Third Advent 2020 – Content authoring in reveal.js

Cover Advent 3

Note: The content comes from the Docker site and was taken from the documentation.

Today we turn our attention to the contents of our presentation. You define the content of a slide in a so-called section. By default, it is captured in HTML. However, this can quickly become confusing if you define the content “inline”. That’s why we’re taking a different approach here and outsourcing our content to Markdown files.

You don’t know Markdown yet? Hereyou can find the most important information about it.

It is crucial that reveal.js can correctly interpret the contents of a Markdown file. For this to succeed, you should tell the framework four things:

1. where in this file does a section start?

2. where in this file does a section end?

3. how are the sections arranged?

4. what additional attributes are present?

We specify: to create a horizontal wrap, we write in the Markdown file a blank line, three dashes (—) and then another blank line. If, on the other hand, we write a blank line, two dashes (–), and then another blank line, we create a vertical break.

For each horizontally arranged slide (section) we define a Markdown file. Thus, we do not need to use the marker for horizontal wrapping in the Markdown files.

In all Markdown files, we define the section itself – and the associated vertical sections, if needed. We place the Markdown files in the assets folder, and there in the md subfolder.

How you can understand all this, I will explain with an example. Let’s just make reveal.js place the texts further up instead of in the middle. For this we add the initialize method in the index.html file so that it looks like this:

Picture of Code

To make the text appear left-aligned, we add the following to the app.css file:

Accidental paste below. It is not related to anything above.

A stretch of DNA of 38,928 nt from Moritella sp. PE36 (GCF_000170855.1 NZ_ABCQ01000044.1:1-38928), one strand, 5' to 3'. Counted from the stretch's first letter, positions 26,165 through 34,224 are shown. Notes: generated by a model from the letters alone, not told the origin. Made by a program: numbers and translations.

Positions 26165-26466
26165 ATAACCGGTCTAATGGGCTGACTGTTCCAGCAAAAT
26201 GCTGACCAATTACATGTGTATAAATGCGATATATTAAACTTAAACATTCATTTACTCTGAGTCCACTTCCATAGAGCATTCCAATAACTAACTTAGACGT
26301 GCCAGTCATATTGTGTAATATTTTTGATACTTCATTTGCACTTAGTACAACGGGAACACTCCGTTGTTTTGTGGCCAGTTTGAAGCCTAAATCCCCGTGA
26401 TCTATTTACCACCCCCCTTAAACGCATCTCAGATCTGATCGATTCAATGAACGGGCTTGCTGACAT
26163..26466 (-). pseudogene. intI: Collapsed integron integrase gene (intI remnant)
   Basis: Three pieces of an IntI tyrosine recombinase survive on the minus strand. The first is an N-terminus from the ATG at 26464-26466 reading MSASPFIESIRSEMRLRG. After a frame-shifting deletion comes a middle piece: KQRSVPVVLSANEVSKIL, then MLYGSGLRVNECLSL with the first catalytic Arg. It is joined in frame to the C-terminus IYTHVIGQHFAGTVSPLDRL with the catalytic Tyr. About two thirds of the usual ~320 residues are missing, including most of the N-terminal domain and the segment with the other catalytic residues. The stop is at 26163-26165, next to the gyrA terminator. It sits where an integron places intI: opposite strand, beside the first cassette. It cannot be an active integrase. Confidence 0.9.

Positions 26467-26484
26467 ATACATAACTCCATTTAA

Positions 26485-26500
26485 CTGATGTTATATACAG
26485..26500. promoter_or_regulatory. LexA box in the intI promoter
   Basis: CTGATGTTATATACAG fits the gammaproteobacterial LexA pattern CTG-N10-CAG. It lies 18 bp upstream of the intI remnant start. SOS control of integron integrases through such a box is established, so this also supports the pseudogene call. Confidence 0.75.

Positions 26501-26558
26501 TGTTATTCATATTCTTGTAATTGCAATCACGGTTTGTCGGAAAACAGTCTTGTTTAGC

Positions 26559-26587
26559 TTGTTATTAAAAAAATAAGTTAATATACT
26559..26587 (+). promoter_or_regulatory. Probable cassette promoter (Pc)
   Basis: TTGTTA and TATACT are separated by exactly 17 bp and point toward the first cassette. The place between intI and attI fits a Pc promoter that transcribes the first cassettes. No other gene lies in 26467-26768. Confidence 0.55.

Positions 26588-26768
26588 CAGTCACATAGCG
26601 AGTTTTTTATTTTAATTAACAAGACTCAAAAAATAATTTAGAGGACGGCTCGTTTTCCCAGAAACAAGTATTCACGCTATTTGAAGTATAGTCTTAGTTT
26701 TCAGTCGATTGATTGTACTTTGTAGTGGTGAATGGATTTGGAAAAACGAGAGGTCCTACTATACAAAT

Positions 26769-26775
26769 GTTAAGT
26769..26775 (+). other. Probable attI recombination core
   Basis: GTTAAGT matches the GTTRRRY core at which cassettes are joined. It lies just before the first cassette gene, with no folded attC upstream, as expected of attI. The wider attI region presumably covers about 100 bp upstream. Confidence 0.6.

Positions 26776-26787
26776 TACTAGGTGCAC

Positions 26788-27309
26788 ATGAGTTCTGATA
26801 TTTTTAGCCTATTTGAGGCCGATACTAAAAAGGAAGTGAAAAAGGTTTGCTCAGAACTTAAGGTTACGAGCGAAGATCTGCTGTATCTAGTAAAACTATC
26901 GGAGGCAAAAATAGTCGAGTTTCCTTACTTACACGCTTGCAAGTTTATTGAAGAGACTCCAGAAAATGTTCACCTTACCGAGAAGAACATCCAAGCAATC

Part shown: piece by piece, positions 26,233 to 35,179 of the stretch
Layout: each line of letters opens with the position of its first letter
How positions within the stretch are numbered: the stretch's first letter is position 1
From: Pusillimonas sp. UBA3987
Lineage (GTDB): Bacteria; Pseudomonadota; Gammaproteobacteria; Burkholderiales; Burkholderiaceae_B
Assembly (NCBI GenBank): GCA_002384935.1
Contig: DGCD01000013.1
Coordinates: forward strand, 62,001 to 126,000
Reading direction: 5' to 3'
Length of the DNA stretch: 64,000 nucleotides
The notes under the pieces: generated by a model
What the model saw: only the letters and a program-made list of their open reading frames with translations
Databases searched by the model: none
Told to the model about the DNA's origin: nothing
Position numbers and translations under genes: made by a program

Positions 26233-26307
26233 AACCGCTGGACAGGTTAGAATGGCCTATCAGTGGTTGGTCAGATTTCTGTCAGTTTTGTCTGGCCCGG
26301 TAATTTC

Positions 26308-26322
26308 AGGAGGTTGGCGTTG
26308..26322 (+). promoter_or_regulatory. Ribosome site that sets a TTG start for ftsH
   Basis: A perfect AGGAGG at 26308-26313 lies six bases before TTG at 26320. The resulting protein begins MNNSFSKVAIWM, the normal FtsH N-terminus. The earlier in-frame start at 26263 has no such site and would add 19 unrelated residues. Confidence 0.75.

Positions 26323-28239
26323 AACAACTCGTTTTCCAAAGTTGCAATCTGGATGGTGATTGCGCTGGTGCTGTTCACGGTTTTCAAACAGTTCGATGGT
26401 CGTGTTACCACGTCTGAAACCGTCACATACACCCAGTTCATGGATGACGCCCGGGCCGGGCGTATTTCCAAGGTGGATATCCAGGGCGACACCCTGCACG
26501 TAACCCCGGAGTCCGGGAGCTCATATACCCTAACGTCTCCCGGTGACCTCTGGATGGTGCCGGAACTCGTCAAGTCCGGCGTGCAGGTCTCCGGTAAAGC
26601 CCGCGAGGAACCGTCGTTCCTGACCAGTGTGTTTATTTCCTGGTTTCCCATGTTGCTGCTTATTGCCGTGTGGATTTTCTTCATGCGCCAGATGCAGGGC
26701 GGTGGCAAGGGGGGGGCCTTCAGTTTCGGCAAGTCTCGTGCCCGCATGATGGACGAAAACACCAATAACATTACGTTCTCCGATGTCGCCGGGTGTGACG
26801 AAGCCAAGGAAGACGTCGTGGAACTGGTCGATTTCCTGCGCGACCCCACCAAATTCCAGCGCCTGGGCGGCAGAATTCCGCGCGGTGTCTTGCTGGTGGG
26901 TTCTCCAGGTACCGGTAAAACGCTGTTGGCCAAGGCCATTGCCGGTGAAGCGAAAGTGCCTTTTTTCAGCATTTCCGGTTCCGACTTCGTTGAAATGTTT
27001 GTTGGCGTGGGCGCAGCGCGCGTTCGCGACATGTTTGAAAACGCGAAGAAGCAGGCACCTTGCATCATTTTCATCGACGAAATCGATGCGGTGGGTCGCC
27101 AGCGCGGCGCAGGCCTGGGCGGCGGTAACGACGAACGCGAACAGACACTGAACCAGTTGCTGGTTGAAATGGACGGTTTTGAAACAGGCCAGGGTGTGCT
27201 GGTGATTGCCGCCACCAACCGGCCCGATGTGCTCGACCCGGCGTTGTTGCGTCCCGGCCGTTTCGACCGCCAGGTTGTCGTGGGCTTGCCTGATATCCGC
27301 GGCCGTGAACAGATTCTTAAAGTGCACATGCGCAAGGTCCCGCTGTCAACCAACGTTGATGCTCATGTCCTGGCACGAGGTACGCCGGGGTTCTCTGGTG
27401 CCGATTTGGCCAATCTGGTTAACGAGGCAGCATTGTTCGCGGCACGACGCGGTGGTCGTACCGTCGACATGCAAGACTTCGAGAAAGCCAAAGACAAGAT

Picture of Code

Conversion of the "manage" section

In the md folder we create a Markdown file named manage.md. The content of this file is quickly created. In addition to a brief explanation of each Docker command, I’ll show you some examples right away. Both the command and the examples are immediately recognizable as code. The examples are highlighted line by line as the user “scrolls”. This way, the audience immediately recognizes which example is being discussed. In addition, the lines are numbered consecutively.

Picture of Code

The above example shows the build command, other commands are designed analogously. Lines 5, 19 and 23 show the vertical wrap.

In the index.html file we change the section:

Picture of Code

Now we tell the section two things in addition to the previous attributes: first, the path to the Markdown file, and second, the markers for the wraps.

We have already checked off the conversion of the section. All other sections are changed over analogously.

If everything went smoothly, the view for the command should now look like this:

Docker Build Command

Take a breath, you’re almost there! In Part 4, we’ll add a few more bits and pieces to the presentation before wrapping up our project.

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